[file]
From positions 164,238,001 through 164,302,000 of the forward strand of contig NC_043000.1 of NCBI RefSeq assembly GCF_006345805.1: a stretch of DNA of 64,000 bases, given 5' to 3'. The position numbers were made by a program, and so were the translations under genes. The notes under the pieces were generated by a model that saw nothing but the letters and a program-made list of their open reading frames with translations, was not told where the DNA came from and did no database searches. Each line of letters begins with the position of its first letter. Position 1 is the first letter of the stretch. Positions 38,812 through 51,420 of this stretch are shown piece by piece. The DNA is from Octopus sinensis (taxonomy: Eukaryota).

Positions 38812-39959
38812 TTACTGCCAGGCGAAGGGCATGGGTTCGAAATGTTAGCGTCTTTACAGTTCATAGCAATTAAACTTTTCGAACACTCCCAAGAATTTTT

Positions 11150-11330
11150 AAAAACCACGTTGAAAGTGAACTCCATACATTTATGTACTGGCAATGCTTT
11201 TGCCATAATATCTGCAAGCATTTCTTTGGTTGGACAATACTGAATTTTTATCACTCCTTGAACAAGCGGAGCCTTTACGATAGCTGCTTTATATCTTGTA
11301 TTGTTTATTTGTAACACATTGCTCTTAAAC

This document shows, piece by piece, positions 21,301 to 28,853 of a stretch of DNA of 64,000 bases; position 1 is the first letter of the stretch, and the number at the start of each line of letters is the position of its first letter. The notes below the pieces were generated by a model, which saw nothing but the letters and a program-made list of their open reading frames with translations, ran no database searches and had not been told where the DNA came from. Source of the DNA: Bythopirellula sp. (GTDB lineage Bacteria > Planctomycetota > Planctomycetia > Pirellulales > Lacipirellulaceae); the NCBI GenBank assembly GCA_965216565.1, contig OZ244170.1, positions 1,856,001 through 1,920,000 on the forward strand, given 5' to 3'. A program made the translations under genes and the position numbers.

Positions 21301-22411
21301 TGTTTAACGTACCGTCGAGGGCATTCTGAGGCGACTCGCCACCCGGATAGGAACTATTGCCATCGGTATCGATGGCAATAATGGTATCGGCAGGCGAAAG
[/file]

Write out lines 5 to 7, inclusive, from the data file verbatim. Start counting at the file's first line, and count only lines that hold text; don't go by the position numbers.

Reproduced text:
11150 AAAAACCACGTTGAAAGTGAACTCCATACATTTATGTACTGGCAATGCTTT
11201 TGCCATAATATCTGCAAGCATTTCTTTGGTTGGACAATACTGAATTTTTATCACTCCTTGAACAAGCGGAGCCTTTACGATAGCTGCTTTATATCTTGTA
11301 TTGTTTATTTGTAACACATTGCTCTTAAAC